I dream a lot. I mean, I really dream a lot. Vivid dreams. Dreams that continue in sequence even if I wake up and then go back to sleep. Sometimes they’re so dramatic and action-packed I wake up tired in the morning.
My father was a dreamer. Often he didn’t make big decisions until after he slept on it, until after he dreamed.
My wife rarely dreams.
This morning I dreamt I was escaping the Holocaust. I hadn’t read a book or watched a movie about the Holocaust the day or night before to subliminally suggest the topic. It just took over my subconscious.
Just as I was making my escape, the phone rang. It was a distant cousin, Laura, calling from outside Paris. I had lost touch with her about 10 years ago after she changed her email address. Now she was back in the hunt for our shared family heritage in Galicia, among the towns of Ottynia, Kolomea, Delatyn and Dora, an area that shifted allegiances depending on which neighboring country was victorious in the last conflict. Today, the area is part of Ukraine. When my father was born in Ottynia in 1911, it was part of Austria-Hungary. Poland controlled the area after World War I.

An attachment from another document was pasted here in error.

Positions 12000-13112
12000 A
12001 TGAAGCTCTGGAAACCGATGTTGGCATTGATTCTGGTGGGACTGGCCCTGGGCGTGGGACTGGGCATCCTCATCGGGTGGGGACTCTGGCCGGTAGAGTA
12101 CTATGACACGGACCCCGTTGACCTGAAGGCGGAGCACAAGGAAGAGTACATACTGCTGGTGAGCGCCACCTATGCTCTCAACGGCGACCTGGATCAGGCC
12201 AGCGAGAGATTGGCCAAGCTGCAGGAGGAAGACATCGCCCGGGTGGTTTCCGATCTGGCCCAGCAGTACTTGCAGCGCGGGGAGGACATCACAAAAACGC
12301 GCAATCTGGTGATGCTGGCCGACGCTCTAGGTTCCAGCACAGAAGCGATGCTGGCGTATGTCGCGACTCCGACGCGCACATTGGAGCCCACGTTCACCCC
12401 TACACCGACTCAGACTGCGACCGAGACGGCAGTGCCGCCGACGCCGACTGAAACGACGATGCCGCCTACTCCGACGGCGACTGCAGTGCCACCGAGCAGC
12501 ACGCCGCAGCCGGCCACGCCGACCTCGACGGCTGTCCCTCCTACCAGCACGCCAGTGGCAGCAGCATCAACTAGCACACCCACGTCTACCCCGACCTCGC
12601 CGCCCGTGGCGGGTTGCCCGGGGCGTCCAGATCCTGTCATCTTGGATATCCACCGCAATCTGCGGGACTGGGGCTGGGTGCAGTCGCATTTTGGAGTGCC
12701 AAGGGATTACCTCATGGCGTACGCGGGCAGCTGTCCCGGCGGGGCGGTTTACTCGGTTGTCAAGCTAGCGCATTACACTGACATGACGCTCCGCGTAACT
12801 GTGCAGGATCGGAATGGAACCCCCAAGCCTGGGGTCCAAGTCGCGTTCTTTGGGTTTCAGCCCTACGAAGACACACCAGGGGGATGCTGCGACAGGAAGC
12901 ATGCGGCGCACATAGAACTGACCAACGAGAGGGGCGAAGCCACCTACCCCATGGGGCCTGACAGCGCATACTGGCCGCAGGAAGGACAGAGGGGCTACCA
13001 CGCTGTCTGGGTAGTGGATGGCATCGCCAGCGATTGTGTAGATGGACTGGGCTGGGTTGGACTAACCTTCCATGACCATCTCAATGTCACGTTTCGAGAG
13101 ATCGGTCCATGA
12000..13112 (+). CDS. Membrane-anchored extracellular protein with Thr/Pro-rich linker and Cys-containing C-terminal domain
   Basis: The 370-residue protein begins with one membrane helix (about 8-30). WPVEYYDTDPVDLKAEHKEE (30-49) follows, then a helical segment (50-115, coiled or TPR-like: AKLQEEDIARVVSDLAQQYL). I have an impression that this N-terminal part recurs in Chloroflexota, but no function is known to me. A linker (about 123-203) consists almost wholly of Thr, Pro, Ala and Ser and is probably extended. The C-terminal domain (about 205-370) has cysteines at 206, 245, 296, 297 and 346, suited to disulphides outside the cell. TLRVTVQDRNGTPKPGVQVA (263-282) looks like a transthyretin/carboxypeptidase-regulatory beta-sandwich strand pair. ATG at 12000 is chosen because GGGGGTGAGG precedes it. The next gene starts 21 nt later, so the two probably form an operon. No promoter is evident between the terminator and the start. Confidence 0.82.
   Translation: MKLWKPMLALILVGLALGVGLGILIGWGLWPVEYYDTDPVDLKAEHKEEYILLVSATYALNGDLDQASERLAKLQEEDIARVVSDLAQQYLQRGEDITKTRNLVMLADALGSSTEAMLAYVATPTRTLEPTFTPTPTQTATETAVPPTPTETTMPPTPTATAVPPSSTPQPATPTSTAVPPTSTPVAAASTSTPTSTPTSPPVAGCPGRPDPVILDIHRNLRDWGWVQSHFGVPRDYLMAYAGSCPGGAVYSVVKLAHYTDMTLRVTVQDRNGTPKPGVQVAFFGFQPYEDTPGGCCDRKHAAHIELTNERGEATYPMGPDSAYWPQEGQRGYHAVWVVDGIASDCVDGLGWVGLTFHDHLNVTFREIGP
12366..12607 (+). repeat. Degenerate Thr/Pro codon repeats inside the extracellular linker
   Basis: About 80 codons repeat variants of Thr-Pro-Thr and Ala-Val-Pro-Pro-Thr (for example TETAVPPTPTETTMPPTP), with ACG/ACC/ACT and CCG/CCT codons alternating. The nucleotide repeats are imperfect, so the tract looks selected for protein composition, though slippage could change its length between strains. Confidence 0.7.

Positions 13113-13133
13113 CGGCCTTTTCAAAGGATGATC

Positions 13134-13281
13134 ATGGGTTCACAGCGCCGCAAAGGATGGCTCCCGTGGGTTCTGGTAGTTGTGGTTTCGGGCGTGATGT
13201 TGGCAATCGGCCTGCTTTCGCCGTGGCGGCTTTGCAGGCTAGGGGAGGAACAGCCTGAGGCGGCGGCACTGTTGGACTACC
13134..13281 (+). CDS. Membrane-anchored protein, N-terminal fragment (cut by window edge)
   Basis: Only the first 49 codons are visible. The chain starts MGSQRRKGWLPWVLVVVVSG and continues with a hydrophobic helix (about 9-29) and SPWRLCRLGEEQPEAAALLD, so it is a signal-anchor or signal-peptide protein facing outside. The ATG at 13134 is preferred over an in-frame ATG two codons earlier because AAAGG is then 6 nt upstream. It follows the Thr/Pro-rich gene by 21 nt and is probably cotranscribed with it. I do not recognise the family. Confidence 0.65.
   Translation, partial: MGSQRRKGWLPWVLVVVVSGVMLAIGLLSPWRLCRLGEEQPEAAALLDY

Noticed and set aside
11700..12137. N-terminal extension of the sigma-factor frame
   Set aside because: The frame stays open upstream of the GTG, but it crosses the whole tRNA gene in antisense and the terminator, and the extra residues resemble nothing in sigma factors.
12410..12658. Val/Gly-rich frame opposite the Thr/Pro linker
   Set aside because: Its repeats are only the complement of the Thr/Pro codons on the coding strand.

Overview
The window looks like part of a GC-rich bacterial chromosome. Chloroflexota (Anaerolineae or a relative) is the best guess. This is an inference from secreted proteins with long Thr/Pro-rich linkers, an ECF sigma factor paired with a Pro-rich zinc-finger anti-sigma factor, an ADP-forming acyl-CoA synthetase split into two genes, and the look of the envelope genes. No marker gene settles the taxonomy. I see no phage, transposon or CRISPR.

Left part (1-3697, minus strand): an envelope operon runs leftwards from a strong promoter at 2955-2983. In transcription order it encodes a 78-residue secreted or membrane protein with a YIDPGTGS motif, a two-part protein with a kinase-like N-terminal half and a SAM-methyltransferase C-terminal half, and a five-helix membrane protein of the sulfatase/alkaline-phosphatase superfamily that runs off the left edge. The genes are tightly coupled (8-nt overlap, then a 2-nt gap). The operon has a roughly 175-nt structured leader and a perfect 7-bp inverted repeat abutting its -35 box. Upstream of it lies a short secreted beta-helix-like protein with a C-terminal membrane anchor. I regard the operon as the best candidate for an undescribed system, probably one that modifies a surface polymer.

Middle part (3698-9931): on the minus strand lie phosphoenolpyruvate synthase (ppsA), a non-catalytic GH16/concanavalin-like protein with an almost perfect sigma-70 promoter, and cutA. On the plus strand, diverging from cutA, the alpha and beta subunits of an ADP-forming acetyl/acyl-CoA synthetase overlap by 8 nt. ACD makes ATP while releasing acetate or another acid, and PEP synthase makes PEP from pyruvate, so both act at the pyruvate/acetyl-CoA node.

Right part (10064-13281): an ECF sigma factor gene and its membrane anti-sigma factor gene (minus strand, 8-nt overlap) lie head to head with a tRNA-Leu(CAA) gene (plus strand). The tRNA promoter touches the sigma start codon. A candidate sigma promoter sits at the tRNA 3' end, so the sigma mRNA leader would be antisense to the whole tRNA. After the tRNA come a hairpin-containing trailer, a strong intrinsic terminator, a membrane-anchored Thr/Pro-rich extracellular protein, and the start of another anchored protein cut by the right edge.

Laura’s family came from Dora, a shtetl even smaller than Ottynia. She was stymied to find out more information about her ancestors, almost all of whom, like mine, perished in the Holocaust.
How strange to be awakened from my dream of the Holocaust by Laura.
How strange to be asked about Dora, for you see, Dora was the name of my father’s girlfriend in Danzig where he lived prior to coming to America in 1939. He wanted to marry her, but she emigrated to Australia with her parents. Dora and my father re-connected 50 years later when my parents traveled to Australia to visit other friends who had fled the Holocaust. But that’s a story for another day.
I’m still lying in bed, my head spinning with dreams and memories.